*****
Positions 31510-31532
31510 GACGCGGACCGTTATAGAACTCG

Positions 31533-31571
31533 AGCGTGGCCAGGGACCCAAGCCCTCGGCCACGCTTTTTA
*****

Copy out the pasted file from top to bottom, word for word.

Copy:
Positions 31510-31532
31510 GACGCGGACCGTTATAGAACTCG

Positions 31533-31571
31533 AGCGTGGCCAGGGACCCAAGCCCTCGGCCACGCTTTTTA